Hi everyone. Hope you are all well and enjoying the wild and wacky weather we are experiencing.
I have been writing stories since I was young, though I never would have believed anyone would want to read them. Being dyslexic, in a time and place that didn’t know what it was, I learned on my own. But it all came down to styles of writing that connect in my overflowing brain.
If you were to ask me if I read the Lord of the Rings books, I would have told you absolutely not. I tried, but my muddled mind would not accept what Tolkien wrote. The first books which pulled me into reading were the Harry Potter books. The writing style of JK Rowling opened a flood gate (I read the first 4 books in one week). Then I turned to Jane Austen.
When my mother was still alive, she would constantly tell me she could not understand how I could keep finding new storylines. To that, I will say it is due to Jane Austen’s unique writing style.
If you take Pride and Prejudice, think about what the lady did with the characters. We find such a great structure of a story, as well as characters that can be loved…or know a range from love to hate. Last year, when I was at the hospital, one of my nurses was a young man. We were talking about my service dog, Darcy. I get a lot of people who automatically think Darcy is a girl, until I say Mr Darcy. The nurse said that it was good that I named Darcy by that name, and especially not named him Wickham. I loved it. He knew Wickham to be a character that had… well, lets put it politely… morality issues.
We fall in love with the characters. It is weird to see that many of the JAFF community have complete dislike if we writers change some of their beloved characters from the behavior JA had written them. How many of us have seen the scathing reviews when we make Colonel Fitzwilliam or Bingley bad guys? Or Jane or Georgiana? Our fans have strong feelings on some of the characters. One of my stories has Elizabeth marry Mr Collins at the beginning of the story. I have heard from several people that they thought of Lizzy being Mrs Collins, being married to the obnoxious man, was revolting, but they read my story and were relieved to know that Collins dies before they arrived at Hunsford on the day of their wedding.
People don’t have a problem with changing some of the other characters around. Lady Catherine is usually one of the disliked characters that people love to hate. But change her character and make her nice, surprising, but acceptable. Same with Wickham, Caroline Bingley, and even Mrs Bennet, allowing us to come up with many scenarios.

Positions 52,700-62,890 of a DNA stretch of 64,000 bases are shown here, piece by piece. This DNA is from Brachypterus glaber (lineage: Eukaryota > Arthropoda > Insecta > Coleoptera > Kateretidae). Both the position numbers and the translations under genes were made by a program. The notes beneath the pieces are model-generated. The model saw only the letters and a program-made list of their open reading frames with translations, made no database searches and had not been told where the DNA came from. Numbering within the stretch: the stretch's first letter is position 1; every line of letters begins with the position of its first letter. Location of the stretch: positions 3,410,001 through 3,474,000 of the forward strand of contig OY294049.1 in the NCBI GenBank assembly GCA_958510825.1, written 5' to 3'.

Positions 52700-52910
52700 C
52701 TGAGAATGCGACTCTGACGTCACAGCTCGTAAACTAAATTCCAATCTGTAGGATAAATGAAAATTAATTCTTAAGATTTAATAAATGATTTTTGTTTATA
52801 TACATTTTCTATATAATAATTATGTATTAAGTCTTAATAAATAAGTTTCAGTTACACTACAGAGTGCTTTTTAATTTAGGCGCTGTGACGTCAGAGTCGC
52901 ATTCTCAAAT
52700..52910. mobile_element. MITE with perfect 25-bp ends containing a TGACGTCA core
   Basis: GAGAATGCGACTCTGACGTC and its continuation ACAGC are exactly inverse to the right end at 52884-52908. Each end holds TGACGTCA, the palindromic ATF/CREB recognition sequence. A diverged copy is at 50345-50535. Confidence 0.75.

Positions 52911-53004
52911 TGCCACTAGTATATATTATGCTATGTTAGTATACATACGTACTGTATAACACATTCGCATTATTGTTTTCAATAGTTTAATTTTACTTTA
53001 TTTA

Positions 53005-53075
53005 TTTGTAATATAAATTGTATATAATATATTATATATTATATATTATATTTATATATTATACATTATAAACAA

Looking at Jane Austen’s characters, she gave us sturdy groundwork, yet kept so many things vague, allowing us to play with them. Things as simple as Mr and Mrs Bennet’s first names, Colonel Fitzwilliam’s, even the colonel’s parents name/title. Many of us go with Richard for the colonel, but that was not from JA, it is from the JAFF writers. Same with his family. They are Fitzwilliams, yet what were their names and titles? Where was their estate? How about the given name of Darcy’s father? Even the ages of the Bennet sisters is vague? Jane Austen leaves her stories with groundwork and it makes us use our imagination. Little did she know how far our imaginations would take us.
Now we have a vast array of categories of JAFF stories. We have the classical JA characters. Then we have the supernatural and magical. There are sexy versions of the characters and chaste versions. If you prefer modern versions or futuristic, we have those as well. It has grown so much that we need to have our own category in the fiction section, with sub groups within JAFF.
Thanks to Jane Austen’s ability to tell a story yet leave much to the imagination, it makes me grateful. I have written some stories with sex scenes in them, yet now prefer to write up to the couple entering their rooms, writing that it is for the reader to use their imagination.
That is yet another thing I love about the genre. We all have a different idea of what Mr Darcy or Elizabeth would look like. What is it that we love, what draws us to the characters? Do we prefer a tall, dark, and handsome man who has a great body? What attracts us differs constantly. I love watching Colin and Matthew, but I love their interpretation of Darcy for different reasons. One of my all time favorite scenes in P&P movie is when Matthew comes walking across the field, his great coat flapping around him. For some reason that scene is so appealing to me. But we each have a different view of what attracts us. Matthew and Colin are amazing. Another actor I think would be an amazing Mr Darcy is Theo James. He has the brooding look down. Then looking at the women who have played Elizabeth, they have been so different from each other. No offense to Kiera Knightly, but she did not have the curves of her body that many of the JAFF authors describe Elizabeth as having. Is Elizabeth tall, short, voluptuous, raven hair, red hair, and so on? Each of us has a mental image of what the character should look like. It can even vary from my image when I write the character and what each reader imagines in their own minds. This is one of the reasons I don’t have couples on my book covers. The only one that I have had an actual photo of a human being on my covers is A Pair Of Dancing Brown Eyes. The photo is of my daughter, who has beautiful brown eyes (her great grandmother always called Cate her dancing brown eyed doll). My vision of what makes the character attractive may be far different than yours. Also, it drives me crazy when I see the cover, then as I am reading, the image in my head is different from the one on the cover, and I stop being able to read the story. Yes, I am weird. But if you have read any of my books, you already knew that fact.
Well, this is the ramblings from my muddling mind. Stay safe and have a fabulous day.